In the instant case, the record indicates that in the Summer of 1963 the Board for the Condemnation of Insanitary Buildings sent to the plaintiff a notice to show cause why her premises should not be condemned. In accordance with D.C.Code § 5-618, the plaintiff apparently requested and received a hearing regarding the proposed condemnation. Following that hearing, the Board issued a condemnation order in September, 1963, requiring the plaintiff to make such changes and repairs as would remedy the insanitary conditions or to cause her buildings to be demolished and removed within approximately six months. The plaintiff could have appealed this order to the Condemnation Review Board,[1] and sought further review before the Superior Court of the District of Columbia.[2] Judgments of the Superior Court are, of course, reviewable by the District of Columbia Court of Appeals and ultimately by the Supreme Court of the United States. At this point in time, it cannot seriously be contended that the plaintiff was denied an opportunity to present her position on the question whether the buildings at the time demolition was ordered were in fact a public nuisance. In 1963, the plaintiff chose not to avail herself of the review procedures, but instead decided to secure a $30,000.00 loan and expend almost the entire amount in a good faith effort to bring her buildings into compliance with the law. Due to sporadic vandalism, construction delays, and other causes, the repair process continued for six years until June, 1969, when the chairman and three members of the Board reviewed the case and made an ex parte determination that the buildings be demolished. Under these circumstances, the critical issue is whether due process of law required the defendant Board to accord the plaintiff a hearing in 1969 before making the final decision that the premises either be repaired or demolished.

Any consideration of what procedures due process may require under a certain set of circumstances necessarily begins with an examination of the nature and importance of the government function involved as well as the individual rights that have been affected by governmental action. Goldberg v. Kelly, 397 U.S. 254, 263, 90 S. Ct. 1011, 25 L. Ed. 2d 287 (1970); Cafeteria & Restaurant Workers Union v. McElroy, 367 U.S. 886, 895, 81 S. Ct. 1743, 6 L. Ed. 2d 1230 (1961). See also Hannah v. Larche, 363 U.S. 420, 440, 442, 80 S. Ct. 1502, 4 L. Ed. 2d 1307 (1960). It should be emphasized at the outset that the present litigation is not analogous to those emergency situations where summary action by a government agency is justified.[3] The subject buildings were not lying in the path of a raging fire, nor were they destroyed to prevent the spread of a contagious disease. On the contrary, the Board apparently felt there was no urgent need for immediate *581 destruction to protect the public interest, since they allowed several years to elapse before ordering demolition. Thus, this case deals with the general power of local authorities to order the demolition of a building without compensation for the purpose of safeguarding the health and safety of the community as against the constitutional rights of the owner. In the absence of exigent circumstances, the government must adhere closely to the demands of rudimentary due process before it can effectuate the condemnation and destruction of a person's property.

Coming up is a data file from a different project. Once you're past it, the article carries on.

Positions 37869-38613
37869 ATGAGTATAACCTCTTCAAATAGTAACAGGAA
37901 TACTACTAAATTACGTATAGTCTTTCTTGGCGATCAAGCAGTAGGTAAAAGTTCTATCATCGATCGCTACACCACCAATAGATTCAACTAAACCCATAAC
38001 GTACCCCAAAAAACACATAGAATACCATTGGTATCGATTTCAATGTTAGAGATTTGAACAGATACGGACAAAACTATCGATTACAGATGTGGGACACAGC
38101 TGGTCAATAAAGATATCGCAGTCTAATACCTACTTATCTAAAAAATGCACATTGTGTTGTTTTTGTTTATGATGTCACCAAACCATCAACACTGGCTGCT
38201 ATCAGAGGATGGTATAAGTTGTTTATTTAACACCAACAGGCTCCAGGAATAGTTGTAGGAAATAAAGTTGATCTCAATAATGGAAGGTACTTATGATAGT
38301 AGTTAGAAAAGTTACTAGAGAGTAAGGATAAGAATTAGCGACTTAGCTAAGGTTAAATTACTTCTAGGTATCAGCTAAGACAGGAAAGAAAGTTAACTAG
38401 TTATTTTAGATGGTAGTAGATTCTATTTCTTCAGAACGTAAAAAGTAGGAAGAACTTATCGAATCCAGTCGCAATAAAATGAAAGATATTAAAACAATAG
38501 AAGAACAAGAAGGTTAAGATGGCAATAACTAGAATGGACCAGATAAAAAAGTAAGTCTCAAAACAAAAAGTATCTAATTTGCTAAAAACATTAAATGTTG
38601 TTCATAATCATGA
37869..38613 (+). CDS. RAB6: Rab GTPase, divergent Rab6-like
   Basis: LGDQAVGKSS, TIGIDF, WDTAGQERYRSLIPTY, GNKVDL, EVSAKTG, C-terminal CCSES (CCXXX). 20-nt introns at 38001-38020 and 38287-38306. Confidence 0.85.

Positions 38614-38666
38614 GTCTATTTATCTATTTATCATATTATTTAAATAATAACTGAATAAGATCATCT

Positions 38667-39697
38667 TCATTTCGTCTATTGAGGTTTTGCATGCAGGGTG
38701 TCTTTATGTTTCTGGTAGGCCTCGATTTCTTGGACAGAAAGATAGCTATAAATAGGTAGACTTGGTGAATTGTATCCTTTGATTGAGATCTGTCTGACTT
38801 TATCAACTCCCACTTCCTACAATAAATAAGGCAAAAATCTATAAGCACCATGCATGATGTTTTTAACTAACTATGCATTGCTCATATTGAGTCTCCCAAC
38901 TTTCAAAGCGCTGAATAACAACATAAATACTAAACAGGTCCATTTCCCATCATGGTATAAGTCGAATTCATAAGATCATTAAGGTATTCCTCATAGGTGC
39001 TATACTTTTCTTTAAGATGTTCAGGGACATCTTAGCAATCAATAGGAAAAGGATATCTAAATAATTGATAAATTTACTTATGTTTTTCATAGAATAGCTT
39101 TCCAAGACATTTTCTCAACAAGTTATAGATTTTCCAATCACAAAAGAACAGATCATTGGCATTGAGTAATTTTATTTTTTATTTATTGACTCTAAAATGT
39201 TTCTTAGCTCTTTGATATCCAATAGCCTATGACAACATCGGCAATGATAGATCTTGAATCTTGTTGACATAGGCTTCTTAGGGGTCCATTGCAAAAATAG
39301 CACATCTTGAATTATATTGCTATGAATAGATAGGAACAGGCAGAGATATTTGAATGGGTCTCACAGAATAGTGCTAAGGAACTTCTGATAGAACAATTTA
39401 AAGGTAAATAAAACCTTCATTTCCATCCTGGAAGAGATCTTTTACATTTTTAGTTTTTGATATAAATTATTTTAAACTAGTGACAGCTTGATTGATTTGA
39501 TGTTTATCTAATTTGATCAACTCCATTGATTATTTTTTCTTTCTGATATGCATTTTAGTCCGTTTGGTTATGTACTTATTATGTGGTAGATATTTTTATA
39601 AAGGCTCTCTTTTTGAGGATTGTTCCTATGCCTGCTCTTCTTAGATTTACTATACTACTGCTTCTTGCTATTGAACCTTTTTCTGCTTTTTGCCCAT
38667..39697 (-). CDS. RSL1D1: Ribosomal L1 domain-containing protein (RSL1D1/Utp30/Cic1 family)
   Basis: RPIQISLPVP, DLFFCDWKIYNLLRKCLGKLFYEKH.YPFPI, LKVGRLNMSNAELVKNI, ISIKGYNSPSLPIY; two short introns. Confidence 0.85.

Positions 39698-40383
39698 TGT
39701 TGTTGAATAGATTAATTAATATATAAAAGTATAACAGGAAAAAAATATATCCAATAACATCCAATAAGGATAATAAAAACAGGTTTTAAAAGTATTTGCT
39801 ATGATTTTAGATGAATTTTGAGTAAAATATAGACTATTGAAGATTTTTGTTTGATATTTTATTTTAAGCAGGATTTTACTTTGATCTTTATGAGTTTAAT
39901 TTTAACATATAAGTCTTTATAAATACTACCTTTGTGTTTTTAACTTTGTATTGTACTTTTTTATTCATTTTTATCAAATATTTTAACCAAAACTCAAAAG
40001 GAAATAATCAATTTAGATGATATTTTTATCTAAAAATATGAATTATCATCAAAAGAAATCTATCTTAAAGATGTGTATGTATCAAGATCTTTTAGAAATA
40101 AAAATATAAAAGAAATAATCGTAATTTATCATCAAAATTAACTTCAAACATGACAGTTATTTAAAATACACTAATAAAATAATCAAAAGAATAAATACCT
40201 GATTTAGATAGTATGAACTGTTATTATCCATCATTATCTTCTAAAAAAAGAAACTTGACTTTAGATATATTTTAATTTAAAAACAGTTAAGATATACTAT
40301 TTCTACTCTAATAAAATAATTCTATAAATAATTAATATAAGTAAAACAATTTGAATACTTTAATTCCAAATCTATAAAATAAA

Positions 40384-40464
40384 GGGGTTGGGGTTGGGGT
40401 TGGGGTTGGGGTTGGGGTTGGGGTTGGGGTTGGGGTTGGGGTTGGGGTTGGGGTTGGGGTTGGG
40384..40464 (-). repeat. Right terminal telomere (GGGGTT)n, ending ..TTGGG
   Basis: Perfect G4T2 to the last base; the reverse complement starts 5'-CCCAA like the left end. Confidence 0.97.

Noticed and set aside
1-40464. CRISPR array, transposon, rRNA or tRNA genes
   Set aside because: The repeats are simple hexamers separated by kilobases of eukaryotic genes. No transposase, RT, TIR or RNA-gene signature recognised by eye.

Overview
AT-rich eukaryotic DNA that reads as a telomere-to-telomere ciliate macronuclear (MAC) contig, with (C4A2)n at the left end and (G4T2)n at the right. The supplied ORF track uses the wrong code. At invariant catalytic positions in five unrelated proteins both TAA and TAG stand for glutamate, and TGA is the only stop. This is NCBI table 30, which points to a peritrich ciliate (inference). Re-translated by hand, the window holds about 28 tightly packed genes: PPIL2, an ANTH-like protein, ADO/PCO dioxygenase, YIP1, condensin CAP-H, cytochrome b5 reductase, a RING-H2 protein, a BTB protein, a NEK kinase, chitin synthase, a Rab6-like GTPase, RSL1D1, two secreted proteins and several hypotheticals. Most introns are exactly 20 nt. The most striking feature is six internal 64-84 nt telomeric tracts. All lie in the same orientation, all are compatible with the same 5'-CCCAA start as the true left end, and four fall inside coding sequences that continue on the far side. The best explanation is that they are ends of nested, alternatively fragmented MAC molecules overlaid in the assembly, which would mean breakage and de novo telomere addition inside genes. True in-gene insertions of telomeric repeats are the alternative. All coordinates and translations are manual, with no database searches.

It is a well settled principle of law that the basic requisite of due process is that an "individual be given an opportunity for a hearing before he is deprived of any significant property interest."[4]See Goldberg v. Kelly, 397 U.S. 254, 90 S. Ct. 1011, 25 L. Ed. 2d 287 (1970); Sniadach v. Family Finance Corp., 395 U.S. 337, 89 S. Ct. 1820, 23 L. Ed. 2d 349 (1969); Opp Cotton Mills v. Administrator, 312 U.S. 126, 152-153, 61 S. Ct. 524, 85 L. Ed. 624 (1941); United States v. Illinois Central R. Co., 291 U.S. 457, 463, 54 S. Ct. 471, 78 L. Ed. 909 (1938). The Supreme Court has specifically interpreted the Constitution to require "an opportunity which must be granted at a meaningful time and in a meaningful manner," Armstrong v. Manzo, 380 U.S. 545, 552, 85 S. Ct. 1187, 1191, 14 L. Ed. 2d 62 (1965) (emphasis added), "for hearing appropriate to the nature of the case," Mullane v. Central Hanover Tr. Co., 339 U.S. 306, 313, 70 S. Ct. 652, 657, 94 L. Ed. 865 (1950). See also Bell v. Burson, 402 U.S. 535, 541-542, 91 S. Ct. 1586, 29 L. Ed. 2d 90 (1971); Boddie v. Connecticut, 401 U.S. 371, 378, 91 S. Ct. 780, 28 L. Ed. 2d 113 (1971); Goldberg v. Kelly, 397 U.S. 254, 267, 90 S. Ct. 1011, 25 L. Ed. 2d 287 (1970). Cf. Blackwell College of Business v. Attorney General, 454 F.2d 928 (D.C.Cir. 1971). The controlling criteria of the Due Process Clause is whether the local government has afforded the individual a "meaningful" opportunity to be heard. In the instant case, the District of Columbia has argued that the plaintiff requested and received a hearing in 1963 and that this hearing satisfied the mandate of the Fourteenth Amendment. The Court is unable to agree that the hearing conducted before the Board in 1963 constituted an opportunity to be heard at a time and in a manner that was meaningful and relevant to the question raised in this suit. Clearly, the passage of six years, the expenditure of substantial sums of money, and the change in conditions almost entirely negated the significance of procedures followed at the very beginning of this case. It is important to note that the plaintiff was originally informed of the proposed condemnation in June, 1963, and that after a hearing, the Board issued a condemnation order in September, 1963. In an effort to rectify the insanitary condition of her property, the plaintiff retained the services of an architect and several contractors and expended at least $25,000.00 over a six-year period. Despite repeated vandalism and customary delays in construction work, the plaintiff demonstrated a constant desire to improve her buildings by converting them into sixteen apartment units. The Board, however, remained dissatisfied with the condition of the premises, and in June, 1969, held an ex parte meeting behind closed doors where it was determined that the buildings be processed for demolition. Unfortunately, at this juncture the Board did not deem it necessary to provide the plaintiff with an opportunity to explain her position that the repairs should be continued rather than have her buildings razed. After six long years and the investment of at least $25,000.00, the substantial change in the character of the property certainly warranted the allocation of a short period of the Board's time whereby the plaintiff could have had the opportunity to present evidence to support her proposition that the repairs be completed. Under these circumstances, the failure of *582 the Board to provide for a hearing at a meaningful time and in a meaningful manner constituted a deprivation of the plaintiff's property and a denial of her right to repair in violation of due process of law.